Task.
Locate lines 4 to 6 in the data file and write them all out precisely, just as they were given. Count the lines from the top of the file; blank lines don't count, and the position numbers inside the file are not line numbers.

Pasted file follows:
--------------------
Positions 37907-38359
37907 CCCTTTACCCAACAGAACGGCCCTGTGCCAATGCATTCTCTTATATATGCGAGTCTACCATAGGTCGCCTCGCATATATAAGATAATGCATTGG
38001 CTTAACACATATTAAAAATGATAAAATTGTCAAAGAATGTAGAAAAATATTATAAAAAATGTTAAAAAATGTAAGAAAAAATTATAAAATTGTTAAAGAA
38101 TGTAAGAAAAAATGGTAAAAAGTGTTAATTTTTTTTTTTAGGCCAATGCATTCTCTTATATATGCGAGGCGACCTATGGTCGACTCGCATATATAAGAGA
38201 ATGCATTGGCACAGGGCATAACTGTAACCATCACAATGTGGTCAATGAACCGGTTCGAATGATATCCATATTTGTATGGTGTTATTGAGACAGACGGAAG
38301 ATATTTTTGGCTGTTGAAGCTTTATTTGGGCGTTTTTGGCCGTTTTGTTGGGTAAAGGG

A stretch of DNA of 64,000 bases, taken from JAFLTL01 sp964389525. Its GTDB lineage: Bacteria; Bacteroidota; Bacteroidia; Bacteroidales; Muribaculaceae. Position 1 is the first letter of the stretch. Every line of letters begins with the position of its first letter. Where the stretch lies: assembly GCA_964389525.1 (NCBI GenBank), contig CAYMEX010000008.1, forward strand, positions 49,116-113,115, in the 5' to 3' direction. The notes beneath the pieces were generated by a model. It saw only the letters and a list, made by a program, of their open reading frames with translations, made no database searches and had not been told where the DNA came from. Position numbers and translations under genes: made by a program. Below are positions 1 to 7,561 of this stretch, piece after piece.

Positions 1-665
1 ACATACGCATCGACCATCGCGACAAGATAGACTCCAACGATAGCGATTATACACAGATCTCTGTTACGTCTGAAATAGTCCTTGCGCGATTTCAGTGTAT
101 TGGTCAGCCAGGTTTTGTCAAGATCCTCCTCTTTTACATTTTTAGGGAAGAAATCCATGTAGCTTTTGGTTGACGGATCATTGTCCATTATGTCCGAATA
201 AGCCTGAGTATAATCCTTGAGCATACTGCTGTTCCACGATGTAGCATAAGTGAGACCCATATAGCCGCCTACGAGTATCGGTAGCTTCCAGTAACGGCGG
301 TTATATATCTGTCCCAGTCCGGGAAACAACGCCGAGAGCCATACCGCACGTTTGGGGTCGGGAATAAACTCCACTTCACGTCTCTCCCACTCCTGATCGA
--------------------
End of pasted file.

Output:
38101 TGTAAGAAAAAATGGTAAAAAGTGTTAATTTTTTTTTTTAGGCCAATGCATTCTCTTATATATGCGAGGCGACCTATGGTCGACTCGCATATATAAGAGA
38201 ATGCATTGGCACAGGGCATAACTGTAACCATCACAATGTGGTCAATGAACCGGTTCGAATGATATCCATATTTGTATGGTGTTATTGAGACAGACGGAAG
38301 ATATTTTTGGCTGTTGAAGCTTTATTTGGGCGTTTTTGGCCGTTTTGTTGGGTAAAGGG